Kanako Iwanaga leaves Japan to pursue Ph.D. at UW-Madison

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With a passion for helping people with disabilities,
Iwanaga leaves Japan to pursue Ph.D. at UW–Madison

Ask Kanako Iwanaga why she decided to leave a successful career in Japan to travel more than 6,000 miles to pursue a Ph.D. at UW–Madison, and the native of Tokyo responds quickly and confidently.

“I want to contribute to the betterment of the human condition,” says Iwanaga, a third-year doctoral student with the Department of Rehabilitation Psychology and Special Education.

“After working, teaching and researching for 10 years in Japan, I realized that in order to further help people with disabilities improve their quality of life, I needed to pursue advanced training,” she adds. “And UW–Madison is home to the top-ranked rehabilitation psychology and counselor education program in the United States.”

After receiving a bachelor’s degree in health psychology from Waseda University, one of the most academically selective and highly regarded universities in Japan, Iwanaga worked as a vocational rehabilitation counselor (2004–09), a researcher with the National Institute of Vocational Rehabilitation (2009–11) and as a Lecturer with the Department of Human Resources Development at Polytechnic University (2011–14). In 2013, she also received a master’s degree in lifespan development from the University of Tsukuba, graduating at the top of her class.

Kanako Iwanaga
Kanako Iwanaga, a native of Japan, is pursuing her Ph.D. with the
Department of Rehabilitation Psychology and Special Education.
It was during this last stop that Iwanaga helped arrange for UW–Madison Professor Fong Chan to give a visiting lecture in Japan.

“I knew about him because I had read his research articles and he is a very big name in our field,” Iwanaga said of Chan, who today chairs the Department of Rehabilitation Psychology and Special Education (RPSE), and is the Norman L. and Barbara M. Berven Professor of Rehabilitation Psychology. “During his visit he said, ‘You should come study in the United States.’”

Two years later, Iwanaga says she felt she had learned most of what she could know about the field of rehabilitation counseling/psychology in Japan, and was ready to make a move to learn even more.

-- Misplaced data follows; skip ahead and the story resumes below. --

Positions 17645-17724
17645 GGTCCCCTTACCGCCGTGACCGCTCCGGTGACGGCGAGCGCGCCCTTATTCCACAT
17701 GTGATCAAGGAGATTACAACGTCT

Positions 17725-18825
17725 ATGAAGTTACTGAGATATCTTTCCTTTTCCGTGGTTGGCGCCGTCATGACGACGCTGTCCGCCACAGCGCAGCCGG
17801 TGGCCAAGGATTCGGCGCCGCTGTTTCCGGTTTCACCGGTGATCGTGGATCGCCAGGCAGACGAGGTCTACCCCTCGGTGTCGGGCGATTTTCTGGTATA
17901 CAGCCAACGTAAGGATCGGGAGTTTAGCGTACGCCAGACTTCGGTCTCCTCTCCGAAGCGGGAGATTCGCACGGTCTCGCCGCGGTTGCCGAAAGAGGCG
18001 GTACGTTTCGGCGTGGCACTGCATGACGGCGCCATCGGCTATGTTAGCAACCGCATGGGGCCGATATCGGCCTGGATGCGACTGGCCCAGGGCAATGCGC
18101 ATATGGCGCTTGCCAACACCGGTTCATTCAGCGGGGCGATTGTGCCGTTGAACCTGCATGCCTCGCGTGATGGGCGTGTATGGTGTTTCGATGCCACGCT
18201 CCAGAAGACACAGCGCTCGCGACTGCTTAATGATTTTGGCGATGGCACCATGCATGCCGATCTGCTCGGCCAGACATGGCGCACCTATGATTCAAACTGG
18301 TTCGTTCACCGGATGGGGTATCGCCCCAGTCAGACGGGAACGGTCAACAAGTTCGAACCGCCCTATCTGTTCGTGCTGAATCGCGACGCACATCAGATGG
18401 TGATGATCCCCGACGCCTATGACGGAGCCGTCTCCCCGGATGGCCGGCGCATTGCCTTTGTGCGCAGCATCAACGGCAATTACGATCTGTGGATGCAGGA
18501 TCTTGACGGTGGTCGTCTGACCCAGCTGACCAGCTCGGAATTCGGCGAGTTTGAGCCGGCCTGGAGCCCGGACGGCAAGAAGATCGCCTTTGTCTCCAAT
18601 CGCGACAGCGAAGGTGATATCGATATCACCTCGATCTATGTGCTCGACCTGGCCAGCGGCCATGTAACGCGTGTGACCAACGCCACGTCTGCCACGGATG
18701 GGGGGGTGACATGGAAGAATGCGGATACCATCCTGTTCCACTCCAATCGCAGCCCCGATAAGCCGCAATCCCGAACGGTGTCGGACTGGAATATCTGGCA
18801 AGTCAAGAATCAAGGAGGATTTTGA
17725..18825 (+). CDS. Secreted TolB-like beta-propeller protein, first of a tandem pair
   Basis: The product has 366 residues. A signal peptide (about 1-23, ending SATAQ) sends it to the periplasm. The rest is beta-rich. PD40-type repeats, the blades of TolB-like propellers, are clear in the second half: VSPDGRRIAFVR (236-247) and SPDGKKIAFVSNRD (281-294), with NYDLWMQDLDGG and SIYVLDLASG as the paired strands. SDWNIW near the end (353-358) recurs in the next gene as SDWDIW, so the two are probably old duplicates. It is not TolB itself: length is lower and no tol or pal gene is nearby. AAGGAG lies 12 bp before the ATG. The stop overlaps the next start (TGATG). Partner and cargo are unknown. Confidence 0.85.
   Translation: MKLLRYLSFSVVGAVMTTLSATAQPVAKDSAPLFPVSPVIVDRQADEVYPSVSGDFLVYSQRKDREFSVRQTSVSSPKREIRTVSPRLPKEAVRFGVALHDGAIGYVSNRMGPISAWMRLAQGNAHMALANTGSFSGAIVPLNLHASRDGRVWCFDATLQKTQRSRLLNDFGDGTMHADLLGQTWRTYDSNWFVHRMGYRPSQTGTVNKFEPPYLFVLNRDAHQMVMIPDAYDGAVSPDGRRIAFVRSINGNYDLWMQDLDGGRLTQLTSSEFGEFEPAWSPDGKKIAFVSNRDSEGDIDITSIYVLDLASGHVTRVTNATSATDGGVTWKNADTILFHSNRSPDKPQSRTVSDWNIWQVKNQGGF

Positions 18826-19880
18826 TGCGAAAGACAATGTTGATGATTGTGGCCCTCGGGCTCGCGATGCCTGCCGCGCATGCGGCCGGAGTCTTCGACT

Despite the language barrier and needing to adapt quickly to an unfamiliar environment and new culture, Iwanaga has thrived in her new setting while maintaining a perfect 4.0 grade-point average.

Earlier this year, she received her second master’s degree in rehabilitation counseling at UW–Madison, where she currently is the lead research assistant on two major projects within RPSE. Iwanaga also has worked as a teaching assistant in the department, leading classes in rehabilitation counseling and adult cognitive assessment, among others.

Perhaps most noteworthy is Iwanaga’s success as a prolific and respected researcher, having published seven articles in major journals — including two senior authorship papers — since arriving at UW–Madison. In addition to helping UW–Madison faculty members with their projects, Iwanaga is also developing her own research program in motivation, self-determination and treatment adherence.

Kanako Iwanaga pull quote“I want to study the theory of motivation,” says Iwanaga. “It’s only a theory and we don’t have much that is practical yet. But one day I hope to have enough research and evidence to be able to teach counselors how to motivate people to better their lives.”

Iwanaga originally planned to return home to Japan after graduating, but now says it’s her goal to remain in the United States to teach and conduct research after graduating from UW–Madison in the Summer of 2018. “I have taken every opportunity at UW–Madison to prepare myself to be become a competent professional counselor, educator and researcher so that I can be more effective in helping people marginalized by society,” says Iwanaga.